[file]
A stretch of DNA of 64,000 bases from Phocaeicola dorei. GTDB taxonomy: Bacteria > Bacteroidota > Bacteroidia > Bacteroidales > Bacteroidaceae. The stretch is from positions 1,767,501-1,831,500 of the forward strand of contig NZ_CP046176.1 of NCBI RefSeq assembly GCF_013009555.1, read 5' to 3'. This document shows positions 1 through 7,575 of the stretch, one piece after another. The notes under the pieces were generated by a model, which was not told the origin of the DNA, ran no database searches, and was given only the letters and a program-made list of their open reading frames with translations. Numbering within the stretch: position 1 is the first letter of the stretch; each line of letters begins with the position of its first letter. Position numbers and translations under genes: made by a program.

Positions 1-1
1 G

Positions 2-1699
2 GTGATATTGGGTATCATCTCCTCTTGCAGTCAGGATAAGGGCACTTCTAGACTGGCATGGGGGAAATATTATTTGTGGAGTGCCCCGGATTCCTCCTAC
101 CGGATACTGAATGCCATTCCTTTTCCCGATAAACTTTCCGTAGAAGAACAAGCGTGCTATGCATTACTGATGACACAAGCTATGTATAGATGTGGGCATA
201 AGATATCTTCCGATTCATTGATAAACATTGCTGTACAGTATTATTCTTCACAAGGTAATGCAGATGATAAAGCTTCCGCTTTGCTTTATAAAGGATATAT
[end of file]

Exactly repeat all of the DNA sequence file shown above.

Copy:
A stretch of DNA of 64,000 bases from Phocaeicola dorei. GTDB taxonomy: Bacteria > Bacteroidota > Bacteroidia > Bacteroidales > Bacteroidaceae. The stretch is from positions 1,767,501-1,831,500 of the forward strand of contig NZ_CP046176.1 of NCBI RefSeq assembly GCF_013009555.1, read 5' to 3'. This document shows positions 1 through 7,575 of the stretch, one piece after another. The notes under the pieces were generated by a model, which was not told the origin of the DNA, ran no database searches, and was given only the letters and a program-made list of their open reading frames with translations. Numbering within the stretch: position 1 is the first letter of the stretch; each line of letters begins with the position of its first letter. Position numbers and translations under genes: made by a program.

Positions 1-1
1 G

Positions 2-1699
2 GTGATATTGGGTATCATCTCCTCTTGCAGTCAGGATAAGGGCACTTCTAGACTGGCATGGGGGAAATATTATTTGTGGAGTGCCCCGGATTCCTCCTAC
101 CGGATACTGAATGCCATTCCTTTTCCCGATAAACTTTCCGTAGAAGAACAAGCGTGCTATGCATTACTGATGACACAAGCTATGTATAGATGTGGGCATA
201 AGATATCTTCCGATTCATTGATAAACATTGCTGTACAGTATTATTCTTCACAAGGTAATGCAGATGATAAAGCTTCCGCTTTGCTTTATAAAGGATATAT